I had originally posted the how-to directions for this dragon cake on Cake Central, but during a server crash, the thread was lost. So I decided to repost the instructions here for any who missed it.

I've seen a lot of laying-down dragon cakes, and wanted to make my dragon upright. I started with three 6" round cakes, one 4" round cake, one cupcake, and a skimpy 5x7" oval on the bottom. The 5x7" was the leftover batter from all the other layers, and because I only needed a little extra width on the bottom for the tail area, the thinness of this layer worked out fine.


Roger the  Dragon

Stack the layers of sturdy cake (we all remember that cake sculpture needs to be sturdy, dense cake, right??) as shown in this photo. The 5x7" is on the bottom, then the 6" layers, the 4" layer and the cupcake on top. Board and dowel between every two layers.  Underneath the cupcake head, make a cardboard oval covered in plastic wrap for his nose. Dowel down through everything, including the nose board. You can see the through-dowel sticking up just a little on the dragon's head. At this point, he looks like Big Bird in a baseball cap.

One thing I'd like to mention here: Unless there's a good reason *not* to, turn the heads on your sculptures. The little bit of life and movement that comes from angling the head is very much worth the teeny weeny bit of extra effort it takes.

The buttercream has been applied and preliminarily smoothed. You can see the tail stump and the haunches clearly now, and the nose board has been covered in buttercream as well.

Begin to carve away cake to get to a rough dragon shape. Here you can see that I've tapered the cakes to a nice, smooth body shape and begun carving the haunches.

I have decided to name him Roger. No good reason for it, he just looks like a "Roger" to me. My husband says Roger is portly and I think Roger is offended.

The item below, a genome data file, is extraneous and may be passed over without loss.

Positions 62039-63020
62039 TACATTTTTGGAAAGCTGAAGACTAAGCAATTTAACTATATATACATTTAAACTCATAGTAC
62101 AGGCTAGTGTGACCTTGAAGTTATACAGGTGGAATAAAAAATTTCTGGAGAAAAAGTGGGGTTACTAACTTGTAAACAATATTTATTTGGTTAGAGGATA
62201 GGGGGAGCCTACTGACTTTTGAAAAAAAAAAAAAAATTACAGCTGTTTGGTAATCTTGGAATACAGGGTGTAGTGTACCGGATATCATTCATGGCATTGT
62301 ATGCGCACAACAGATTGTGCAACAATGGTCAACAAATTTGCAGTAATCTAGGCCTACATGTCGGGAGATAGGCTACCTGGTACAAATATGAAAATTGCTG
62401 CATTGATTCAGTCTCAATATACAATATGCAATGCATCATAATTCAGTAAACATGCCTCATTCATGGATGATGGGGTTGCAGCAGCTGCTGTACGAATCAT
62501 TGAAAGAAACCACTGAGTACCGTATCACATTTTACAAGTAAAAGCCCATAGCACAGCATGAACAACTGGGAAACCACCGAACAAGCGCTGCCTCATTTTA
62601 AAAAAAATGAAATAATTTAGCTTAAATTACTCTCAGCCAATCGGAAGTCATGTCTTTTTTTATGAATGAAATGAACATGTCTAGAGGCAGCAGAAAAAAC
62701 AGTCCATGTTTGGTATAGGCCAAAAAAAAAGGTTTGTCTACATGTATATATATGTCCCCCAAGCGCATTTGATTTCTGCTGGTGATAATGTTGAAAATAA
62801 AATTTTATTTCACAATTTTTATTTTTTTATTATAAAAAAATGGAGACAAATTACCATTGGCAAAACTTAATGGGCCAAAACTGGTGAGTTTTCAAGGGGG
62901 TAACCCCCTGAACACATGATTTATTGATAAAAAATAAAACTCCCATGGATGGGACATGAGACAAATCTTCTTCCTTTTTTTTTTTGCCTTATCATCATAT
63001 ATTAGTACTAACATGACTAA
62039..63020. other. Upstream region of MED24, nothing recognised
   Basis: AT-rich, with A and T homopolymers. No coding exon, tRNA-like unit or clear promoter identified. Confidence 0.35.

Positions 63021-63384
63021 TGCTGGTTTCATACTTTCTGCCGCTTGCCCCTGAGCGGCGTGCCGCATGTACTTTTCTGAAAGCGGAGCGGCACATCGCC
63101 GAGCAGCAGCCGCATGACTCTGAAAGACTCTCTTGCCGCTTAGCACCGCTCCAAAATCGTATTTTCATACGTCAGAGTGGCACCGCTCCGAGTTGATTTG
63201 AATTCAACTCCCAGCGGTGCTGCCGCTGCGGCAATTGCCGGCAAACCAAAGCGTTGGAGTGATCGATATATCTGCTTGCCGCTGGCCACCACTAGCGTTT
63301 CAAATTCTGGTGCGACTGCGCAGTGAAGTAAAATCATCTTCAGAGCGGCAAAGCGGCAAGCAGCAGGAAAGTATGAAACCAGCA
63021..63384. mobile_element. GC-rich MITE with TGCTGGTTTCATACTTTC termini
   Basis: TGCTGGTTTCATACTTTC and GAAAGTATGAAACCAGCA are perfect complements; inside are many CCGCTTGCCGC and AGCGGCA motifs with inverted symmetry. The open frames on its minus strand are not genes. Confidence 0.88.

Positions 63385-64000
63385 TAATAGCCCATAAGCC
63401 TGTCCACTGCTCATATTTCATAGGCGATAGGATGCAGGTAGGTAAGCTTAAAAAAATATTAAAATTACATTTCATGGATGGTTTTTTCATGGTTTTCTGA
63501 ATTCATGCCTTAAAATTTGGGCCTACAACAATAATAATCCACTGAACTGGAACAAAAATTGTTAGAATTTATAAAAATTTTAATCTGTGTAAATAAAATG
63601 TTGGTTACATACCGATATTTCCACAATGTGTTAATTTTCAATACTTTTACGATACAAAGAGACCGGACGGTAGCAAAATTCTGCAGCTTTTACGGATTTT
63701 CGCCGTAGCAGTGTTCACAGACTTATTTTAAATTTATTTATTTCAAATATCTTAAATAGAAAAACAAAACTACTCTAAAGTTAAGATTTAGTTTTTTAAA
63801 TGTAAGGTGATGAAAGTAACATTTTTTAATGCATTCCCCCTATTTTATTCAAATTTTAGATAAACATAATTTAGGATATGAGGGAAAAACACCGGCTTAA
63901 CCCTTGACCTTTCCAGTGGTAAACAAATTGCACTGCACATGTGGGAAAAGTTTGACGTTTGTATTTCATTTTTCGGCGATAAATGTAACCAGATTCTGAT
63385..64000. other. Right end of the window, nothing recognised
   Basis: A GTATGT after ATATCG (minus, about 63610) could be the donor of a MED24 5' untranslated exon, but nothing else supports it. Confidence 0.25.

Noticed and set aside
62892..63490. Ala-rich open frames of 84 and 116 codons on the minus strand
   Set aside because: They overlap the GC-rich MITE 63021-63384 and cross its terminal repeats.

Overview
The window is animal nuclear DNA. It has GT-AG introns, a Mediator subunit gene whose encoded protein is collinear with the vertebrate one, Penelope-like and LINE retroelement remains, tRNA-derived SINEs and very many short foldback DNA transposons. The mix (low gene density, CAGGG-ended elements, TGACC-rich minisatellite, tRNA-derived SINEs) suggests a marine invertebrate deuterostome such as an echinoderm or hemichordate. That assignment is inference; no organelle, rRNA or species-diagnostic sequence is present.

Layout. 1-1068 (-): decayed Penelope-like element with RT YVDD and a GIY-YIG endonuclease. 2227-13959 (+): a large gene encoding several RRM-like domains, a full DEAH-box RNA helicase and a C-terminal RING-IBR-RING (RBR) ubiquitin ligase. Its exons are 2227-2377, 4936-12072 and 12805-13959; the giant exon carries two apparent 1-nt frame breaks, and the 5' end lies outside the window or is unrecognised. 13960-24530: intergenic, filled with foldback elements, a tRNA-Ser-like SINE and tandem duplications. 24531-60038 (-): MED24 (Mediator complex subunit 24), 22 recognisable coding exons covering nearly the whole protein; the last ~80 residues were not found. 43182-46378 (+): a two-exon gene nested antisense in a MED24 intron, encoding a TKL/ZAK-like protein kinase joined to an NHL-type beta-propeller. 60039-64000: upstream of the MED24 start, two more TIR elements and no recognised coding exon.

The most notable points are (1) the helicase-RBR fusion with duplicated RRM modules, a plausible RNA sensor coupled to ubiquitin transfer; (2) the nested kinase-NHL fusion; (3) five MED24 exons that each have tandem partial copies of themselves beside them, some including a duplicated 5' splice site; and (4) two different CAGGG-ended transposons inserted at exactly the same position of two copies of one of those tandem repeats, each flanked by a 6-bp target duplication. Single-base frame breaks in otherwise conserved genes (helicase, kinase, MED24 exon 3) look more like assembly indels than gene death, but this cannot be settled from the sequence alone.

If you have my DVD, you know that sometimes I get lazy and use M&Ms for eyes on my animals. Roger got the M&Ms. I used a food-safe marker to draw on the pupils, attached them to his head, and piped on eyelids. I also finished up by adding a lot of detail in his face, fingers and toes, and wings.  A little red airbrushing (applied before the fingers were piped on!) gives his tummy some interest.

Roger is a young dragon and hasn't had much time to accumulate much treasure (it's not because he's too portly to go out pillaging, thankyouverymuch). This is also why his wings are a little on the small side. If you have an older dragon to make, pipe on bigger wings for yours and give him a big pile of treasure. I used a rose petal tip to pipe these wings. The treasure is some chocolate foil coins, chocolate rocks, rock candy, fondant pearls, and silver dragees.

Now that the body is covered, I piped on and smoothed the tail, hind legs, arms, nostrils and lips. Use a round tip in whatever size works out best for your particular dragon. I like a 10 or 12 for larger things like arms, and a 2 or 3 for lips and fingers and toes. You can see the spinal ridge and more definition in the haunches. Do this by adding or removing buttercream as needed. Creative piping and smoothing are entirely up to you at this point. Not many people have seen real dragons so you can use your imagination and no one will correct you.